|December 19, 2013|
Previously published on December 13, 2013
As you may recall, Nasdaq adopted a two-pronged compensation committee independence test in January as mandated by Dodd-Frank. The first, or compensation, prong is a bright-line rule that precludes a board’s determination of compensation committee independence for any director who accepts compensatory fees, other than for board service, from the company. The second, or affiliation, prong requires the board to consider whether a director is affiliated with the company or its subsidiaries, or their affiliates, prior to his or her appointment to the compensation committee. Recently, Nasdaq amended these rules to replace the compensation prong’s prohibition on the receipt of compensatory fees with a requirement that a company’s board of directors merely consider compensation paid by the company, together with all other sources of compensation of the director, when determining whether a director is truly “independent” for purposes of eligibility for compensation committee membership. The affiliation prong was largely unchanged by the amendments. These rules, as amended, will go into effect for companies by the earlier of: (i) their first annual meeting after January 15, 2014 or (ii) October 31, 2014.
What Does This Mean? Where Are We Now?
The best way to analyze what is left of NASDAQ’s compensation committee independence rules is to compare them to Nasdaq’s existing general independence requirements. In other words, how much overlap is there between the new rules and rules companies are already required to comply with? Is there really anything new?
In analyzing the compensation prong, let’s consider the two categories of compensation a director might receive: (1) compensation from the company and (2) compensation from third parties.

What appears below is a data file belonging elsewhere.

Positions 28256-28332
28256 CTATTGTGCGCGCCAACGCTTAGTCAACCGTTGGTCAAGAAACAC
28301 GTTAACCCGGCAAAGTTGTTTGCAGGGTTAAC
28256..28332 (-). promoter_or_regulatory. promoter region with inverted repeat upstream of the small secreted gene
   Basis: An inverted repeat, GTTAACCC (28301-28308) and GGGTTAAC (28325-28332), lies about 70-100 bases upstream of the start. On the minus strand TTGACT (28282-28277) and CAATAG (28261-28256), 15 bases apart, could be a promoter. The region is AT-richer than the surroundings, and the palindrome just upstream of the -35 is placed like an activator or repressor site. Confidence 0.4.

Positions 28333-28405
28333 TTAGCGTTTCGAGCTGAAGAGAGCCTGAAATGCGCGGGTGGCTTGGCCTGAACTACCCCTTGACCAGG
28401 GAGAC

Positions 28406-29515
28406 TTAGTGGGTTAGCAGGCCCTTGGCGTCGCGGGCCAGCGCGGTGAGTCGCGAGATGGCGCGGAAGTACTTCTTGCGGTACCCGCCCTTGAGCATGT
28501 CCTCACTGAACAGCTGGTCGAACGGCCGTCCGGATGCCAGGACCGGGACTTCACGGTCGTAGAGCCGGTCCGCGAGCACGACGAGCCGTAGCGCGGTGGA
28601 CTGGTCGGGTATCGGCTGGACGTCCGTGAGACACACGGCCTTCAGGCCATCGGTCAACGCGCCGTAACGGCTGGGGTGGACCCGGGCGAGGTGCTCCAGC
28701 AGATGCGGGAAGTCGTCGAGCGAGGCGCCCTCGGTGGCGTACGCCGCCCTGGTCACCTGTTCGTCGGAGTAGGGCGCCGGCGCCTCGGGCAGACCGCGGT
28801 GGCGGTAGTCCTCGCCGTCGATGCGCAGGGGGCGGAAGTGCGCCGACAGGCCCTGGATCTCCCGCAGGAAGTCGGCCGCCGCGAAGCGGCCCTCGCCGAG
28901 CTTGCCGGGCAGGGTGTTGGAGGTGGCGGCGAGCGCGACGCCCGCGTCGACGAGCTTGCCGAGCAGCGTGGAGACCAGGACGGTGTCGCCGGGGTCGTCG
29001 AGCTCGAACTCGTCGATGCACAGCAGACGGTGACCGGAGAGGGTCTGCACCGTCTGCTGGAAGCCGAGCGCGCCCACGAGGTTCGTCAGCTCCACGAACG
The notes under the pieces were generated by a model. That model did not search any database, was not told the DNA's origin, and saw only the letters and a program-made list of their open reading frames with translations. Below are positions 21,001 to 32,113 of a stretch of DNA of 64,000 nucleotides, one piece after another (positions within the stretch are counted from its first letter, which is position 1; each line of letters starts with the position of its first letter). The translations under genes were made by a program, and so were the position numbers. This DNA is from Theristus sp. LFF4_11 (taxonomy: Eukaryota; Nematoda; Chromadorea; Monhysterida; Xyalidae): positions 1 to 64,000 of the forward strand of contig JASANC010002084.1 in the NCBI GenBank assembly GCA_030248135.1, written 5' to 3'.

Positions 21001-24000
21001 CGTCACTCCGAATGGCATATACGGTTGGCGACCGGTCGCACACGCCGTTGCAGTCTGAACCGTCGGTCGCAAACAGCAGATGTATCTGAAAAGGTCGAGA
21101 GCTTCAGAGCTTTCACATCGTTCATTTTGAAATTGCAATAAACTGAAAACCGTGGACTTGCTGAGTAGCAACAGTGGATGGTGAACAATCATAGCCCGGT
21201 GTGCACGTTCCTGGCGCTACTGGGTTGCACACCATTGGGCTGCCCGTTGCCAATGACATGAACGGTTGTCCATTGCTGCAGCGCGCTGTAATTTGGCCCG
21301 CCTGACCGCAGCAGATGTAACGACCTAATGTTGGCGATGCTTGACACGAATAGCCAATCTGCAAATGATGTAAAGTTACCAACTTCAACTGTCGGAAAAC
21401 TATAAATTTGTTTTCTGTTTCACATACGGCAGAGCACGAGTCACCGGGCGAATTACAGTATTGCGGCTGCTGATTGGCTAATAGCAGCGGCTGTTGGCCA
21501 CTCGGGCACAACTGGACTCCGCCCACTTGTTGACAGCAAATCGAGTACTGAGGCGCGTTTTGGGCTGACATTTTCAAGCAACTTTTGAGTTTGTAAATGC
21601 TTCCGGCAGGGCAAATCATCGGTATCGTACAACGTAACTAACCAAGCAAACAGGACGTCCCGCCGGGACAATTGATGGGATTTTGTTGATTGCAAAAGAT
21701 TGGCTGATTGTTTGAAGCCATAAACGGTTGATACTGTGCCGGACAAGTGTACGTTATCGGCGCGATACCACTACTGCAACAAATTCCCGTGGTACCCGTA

Category 1 - Under the amended rules, boards will be required to consider whether fees paid to a director by the company (i.e., director fees and amounts received for services) impairs a compensation committee member’s independence. Nasdaq rules already disqualify individuals from being independent if they received more than $120,000 from, or if they were employed by, the company in the last three years. So, existing independence standards swallow up everything the new rules might cover other than (1) board fees and (2) compensation that is less than $120,000 for services rendered in a non-employee capacity (a truly narrow category). Thus, the only new requirement resulting from the revised compensation prong is for boards to consider whether board fees are reasonable and whether any director is receiving compensation of less than $120,000 for non-employee-type services.
Category 2 - Under the amended rules, boards will also be required to consider if any compensation received from third parties somehow impairs a compensation committee member’s independence. Nasdaq already requires companies to consider “any relationship” which, in the opinion of the board, would interfere with the exercise of independent judgment in carrying out the responsibilities of a director. Compensation received from third parties is merely a subcategory of “any relationship” - meaning companies are already required to consider compensation received by third parties. Thus, there is simply no new requirement here.
Under the affiliation prong, the board must consider whether a director has a relationship with the company or its subsidiaries, or their affiliates, which is material to that director’s ability to be independent from management in connection with the duties of a compensation committee member. The analysis here is essentially the same as Category 2 above. Relationships with the company or its subsidiaries, or their affiliates, is another subcategory of “any relationship.” Again, there is simply no new requirement here. (Note that Nasdaq actually acknowledged in its proposing release that this prong would not constitute a substantive change from its existing independence rules.)
What To Do Now
1. Consider whether board fees and committee fees are reasonable.
2. Confirm that your D&O questionnaire asks questions that are broad enough to pick up any compensation a director receives from the company, not just compensation over $120,000.